One of the key elements of the Framework for Regulatory Reform outlined by Treasury Secretary Timothy Geithner in his testimony to Congress on March 26 was greater regulation of hedge funds and other private investment pools, including private equity and venture capital funds.
The Treasury Department recommends that all advisors of private investment funds with assets under management above a certain threshold be required to register with the SEC and the funds managed by such registered advisors should be subject to investor and counterparty disclosure requirements and heightened regulatory reporting requirements. The additional regulatory reporting would include a requirement to report on a confidential basis information necessary to assess whether the fund is so large or highly leveraged that it poses a threat to financial stability. The SEC would share such reports that it receives with the proposed systemic risk regulator. If a fund were deemed to pose a systemic threat, it would then become subject to capital and risk management requirements and other “prudential regulation” standards of the systemic risk regulator.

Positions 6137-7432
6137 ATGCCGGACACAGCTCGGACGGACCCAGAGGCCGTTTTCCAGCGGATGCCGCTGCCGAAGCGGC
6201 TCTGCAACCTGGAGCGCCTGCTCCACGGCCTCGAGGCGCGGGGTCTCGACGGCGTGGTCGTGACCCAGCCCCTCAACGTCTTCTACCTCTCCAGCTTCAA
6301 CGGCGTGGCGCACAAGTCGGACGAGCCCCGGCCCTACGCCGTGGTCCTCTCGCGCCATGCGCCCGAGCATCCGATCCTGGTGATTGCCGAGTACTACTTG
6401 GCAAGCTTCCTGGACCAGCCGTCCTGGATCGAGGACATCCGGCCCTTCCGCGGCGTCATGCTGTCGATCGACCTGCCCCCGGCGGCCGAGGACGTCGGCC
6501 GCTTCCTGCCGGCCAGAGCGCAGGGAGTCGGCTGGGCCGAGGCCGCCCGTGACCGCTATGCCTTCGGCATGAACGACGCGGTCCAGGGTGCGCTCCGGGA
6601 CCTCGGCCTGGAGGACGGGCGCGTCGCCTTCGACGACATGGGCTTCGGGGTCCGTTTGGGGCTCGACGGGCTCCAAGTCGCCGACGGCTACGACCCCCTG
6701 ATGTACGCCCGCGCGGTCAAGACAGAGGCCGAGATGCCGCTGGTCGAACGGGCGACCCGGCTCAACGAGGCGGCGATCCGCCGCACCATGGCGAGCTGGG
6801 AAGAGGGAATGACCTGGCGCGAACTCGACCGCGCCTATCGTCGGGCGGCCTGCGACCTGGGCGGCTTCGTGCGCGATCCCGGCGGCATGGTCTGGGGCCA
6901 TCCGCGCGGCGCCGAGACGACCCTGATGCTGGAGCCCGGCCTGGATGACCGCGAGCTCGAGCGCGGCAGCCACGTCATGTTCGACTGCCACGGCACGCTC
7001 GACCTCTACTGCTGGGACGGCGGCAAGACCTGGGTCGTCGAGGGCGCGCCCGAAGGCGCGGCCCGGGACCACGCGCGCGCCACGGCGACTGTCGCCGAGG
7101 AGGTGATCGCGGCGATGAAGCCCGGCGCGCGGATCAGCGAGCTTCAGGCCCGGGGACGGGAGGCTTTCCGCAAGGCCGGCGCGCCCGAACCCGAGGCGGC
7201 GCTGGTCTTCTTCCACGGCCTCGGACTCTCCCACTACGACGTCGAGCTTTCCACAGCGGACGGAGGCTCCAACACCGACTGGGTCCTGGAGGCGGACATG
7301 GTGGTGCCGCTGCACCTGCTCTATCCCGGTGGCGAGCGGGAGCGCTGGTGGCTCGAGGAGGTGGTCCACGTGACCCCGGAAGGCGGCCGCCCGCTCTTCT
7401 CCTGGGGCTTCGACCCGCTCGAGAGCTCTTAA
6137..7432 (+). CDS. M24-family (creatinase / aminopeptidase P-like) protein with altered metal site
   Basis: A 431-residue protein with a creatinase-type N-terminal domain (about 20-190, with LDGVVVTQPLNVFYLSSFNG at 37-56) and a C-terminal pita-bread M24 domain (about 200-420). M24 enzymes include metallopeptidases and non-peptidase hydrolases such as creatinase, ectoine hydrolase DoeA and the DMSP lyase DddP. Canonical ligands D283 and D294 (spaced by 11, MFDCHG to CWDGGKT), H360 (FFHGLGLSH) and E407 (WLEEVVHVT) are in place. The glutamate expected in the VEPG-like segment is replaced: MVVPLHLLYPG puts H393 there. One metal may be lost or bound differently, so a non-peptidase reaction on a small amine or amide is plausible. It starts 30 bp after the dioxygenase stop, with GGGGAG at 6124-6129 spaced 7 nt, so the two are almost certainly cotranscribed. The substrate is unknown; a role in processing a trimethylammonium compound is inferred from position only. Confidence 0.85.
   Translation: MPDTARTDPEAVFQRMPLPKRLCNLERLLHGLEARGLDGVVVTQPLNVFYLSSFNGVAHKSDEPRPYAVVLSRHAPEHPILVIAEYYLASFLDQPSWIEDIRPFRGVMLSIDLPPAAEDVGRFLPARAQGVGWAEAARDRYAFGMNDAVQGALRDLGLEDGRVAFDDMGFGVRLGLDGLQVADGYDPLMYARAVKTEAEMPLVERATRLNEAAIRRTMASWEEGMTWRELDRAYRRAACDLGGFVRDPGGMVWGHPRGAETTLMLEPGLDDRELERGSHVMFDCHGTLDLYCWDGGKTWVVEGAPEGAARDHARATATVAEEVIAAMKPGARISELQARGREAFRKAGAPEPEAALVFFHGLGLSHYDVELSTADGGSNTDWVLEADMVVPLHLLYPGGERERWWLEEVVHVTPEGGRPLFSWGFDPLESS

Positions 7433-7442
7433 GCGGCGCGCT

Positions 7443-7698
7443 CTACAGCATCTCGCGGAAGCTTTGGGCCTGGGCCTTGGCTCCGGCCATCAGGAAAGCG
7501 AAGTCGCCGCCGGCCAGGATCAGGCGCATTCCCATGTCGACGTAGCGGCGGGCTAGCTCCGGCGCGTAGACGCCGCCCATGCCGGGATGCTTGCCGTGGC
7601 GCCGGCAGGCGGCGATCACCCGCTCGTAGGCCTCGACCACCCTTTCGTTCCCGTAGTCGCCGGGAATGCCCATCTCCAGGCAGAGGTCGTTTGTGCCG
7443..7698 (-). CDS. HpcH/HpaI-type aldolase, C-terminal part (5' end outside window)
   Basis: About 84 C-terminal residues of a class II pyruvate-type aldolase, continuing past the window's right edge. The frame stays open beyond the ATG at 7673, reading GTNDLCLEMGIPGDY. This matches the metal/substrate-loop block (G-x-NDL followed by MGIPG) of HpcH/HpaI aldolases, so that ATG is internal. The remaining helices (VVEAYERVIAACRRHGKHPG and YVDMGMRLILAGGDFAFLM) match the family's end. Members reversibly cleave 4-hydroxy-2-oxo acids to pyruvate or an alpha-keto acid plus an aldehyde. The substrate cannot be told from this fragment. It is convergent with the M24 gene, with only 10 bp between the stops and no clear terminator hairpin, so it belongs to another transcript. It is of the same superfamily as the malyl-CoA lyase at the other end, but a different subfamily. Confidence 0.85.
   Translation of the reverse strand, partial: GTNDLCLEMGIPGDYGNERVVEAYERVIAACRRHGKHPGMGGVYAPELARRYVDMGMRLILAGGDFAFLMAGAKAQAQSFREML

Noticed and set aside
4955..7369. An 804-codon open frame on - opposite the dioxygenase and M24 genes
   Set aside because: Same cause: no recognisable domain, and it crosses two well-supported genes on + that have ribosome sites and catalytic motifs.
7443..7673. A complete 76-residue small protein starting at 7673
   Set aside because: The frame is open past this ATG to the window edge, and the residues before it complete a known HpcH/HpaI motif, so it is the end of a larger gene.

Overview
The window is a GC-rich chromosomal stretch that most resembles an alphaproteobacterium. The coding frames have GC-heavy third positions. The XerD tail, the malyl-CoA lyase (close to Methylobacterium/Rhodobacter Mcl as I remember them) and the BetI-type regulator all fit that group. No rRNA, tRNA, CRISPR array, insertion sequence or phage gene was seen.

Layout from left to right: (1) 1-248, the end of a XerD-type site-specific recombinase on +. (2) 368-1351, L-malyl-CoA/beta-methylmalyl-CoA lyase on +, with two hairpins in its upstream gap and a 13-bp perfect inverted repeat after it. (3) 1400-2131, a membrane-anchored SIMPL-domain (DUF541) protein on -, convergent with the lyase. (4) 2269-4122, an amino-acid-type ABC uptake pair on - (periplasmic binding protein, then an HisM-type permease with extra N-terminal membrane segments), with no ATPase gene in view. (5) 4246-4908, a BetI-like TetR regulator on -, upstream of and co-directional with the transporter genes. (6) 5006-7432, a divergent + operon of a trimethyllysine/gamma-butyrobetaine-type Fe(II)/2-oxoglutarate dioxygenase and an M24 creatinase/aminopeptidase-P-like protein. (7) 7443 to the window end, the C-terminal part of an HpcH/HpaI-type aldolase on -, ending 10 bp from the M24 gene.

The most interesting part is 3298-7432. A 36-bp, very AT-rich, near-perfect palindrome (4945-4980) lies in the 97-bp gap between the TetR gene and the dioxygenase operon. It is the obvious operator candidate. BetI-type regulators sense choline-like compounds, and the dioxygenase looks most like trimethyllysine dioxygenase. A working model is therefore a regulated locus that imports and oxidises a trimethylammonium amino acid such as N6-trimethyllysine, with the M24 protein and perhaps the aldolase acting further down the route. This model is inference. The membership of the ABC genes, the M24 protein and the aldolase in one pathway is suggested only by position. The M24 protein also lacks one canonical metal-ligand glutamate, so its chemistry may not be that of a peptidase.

Treasury suggests a number of factors that should be considered in determining when an firm is “systemically important,” including (i) the financial system’s interdependence with the firm, (ii) size, (iii) leverage, and (iv) importance as a source of credit and a source of liquidity for the financial system. The determinations would be based on function rather than form. If implemented as laid out, the proposals could lead to significantly increased regulation of large private funds and their advisors.